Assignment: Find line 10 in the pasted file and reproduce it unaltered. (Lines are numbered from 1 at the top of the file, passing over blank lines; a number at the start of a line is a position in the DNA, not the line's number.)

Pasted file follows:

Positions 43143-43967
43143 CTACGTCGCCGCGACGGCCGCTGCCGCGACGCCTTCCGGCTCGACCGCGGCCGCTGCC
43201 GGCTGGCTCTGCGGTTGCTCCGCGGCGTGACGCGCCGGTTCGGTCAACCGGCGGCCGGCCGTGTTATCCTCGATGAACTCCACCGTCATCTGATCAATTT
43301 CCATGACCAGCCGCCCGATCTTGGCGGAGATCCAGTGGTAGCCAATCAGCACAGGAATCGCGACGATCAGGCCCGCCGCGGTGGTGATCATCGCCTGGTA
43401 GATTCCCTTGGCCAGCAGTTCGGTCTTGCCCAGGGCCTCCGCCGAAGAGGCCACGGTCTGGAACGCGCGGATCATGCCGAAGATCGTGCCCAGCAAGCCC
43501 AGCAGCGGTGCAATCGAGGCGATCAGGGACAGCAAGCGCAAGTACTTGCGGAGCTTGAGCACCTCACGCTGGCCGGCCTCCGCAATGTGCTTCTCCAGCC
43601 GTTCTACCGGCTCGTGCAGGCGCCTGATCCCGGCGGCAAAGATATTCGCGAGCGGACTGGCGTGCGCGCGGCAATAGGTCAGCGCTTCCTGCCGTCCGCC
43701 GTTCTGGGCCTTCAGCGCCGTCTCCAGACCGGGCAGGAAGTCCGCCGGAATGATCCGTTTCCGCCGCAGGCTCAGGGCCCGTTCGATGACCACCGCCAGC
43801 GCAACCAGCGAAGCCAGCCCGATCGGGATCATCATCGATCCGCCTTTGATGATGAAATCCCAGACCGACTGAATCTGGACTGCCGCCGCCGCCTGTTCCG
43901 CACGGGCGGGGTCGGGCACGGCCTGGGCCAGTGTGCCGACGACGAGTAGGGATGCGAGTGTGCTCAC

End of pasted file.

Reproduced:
43901 CACGGGCGGGGTCGGGCACGGCCTGGGCCAGTGTGCCGACGACGAGTAGGGATGCGAGTGTGCTCAC